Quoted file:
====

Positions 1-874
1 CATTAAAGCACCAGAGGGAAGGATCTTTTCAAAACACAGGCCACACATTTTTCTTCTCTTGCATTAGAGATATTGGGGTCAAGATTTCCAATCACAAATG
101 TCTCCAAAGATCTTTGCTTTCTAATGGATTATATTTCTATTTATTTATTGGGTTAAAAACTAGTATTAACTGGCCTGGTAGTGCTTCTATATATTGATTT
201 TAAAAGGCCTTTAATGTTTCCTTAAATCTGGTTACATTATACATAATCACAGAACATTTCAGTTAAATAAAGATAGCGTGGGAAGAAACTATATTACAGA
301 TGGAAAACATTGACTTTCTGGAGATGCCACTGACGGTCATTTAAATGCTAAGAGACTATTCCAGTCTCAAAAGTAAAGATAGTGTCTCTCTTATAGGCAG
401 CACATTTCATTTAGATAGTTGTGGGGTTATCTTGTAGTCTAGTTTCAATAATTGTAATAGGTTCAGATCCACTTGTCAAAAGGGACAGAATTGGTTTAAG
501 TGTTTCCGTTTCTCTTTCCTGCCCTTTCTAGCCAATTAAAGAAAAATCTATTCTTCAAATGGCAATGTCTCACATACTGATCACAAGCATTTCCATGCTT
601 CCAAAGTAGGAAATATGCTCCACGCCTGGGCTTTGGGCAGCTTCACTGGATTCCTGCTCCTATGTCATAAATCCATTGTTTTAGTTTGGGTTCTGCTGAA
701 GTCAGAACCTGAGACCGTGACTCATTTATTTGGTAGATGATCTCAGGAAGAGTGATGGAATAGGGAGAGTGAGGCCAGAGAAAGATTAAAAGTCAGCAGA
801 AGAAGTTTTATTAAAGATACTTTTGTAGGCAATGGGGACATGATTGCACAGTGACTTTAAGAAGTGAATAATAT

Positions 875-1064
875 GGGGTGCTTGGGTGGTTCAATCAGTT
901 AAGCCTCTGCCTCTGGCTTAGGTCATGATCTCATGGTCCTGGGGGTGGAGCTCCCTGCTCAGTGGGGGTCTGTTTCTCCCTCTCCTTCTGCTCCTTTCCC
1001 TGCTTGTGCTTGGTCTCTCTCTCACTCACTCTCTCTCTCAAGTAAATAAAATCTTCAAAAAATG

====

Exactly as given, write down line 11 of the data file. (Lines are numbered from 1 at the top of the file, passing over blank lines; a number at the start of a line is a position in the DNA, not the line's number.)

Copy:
Positions 875-1064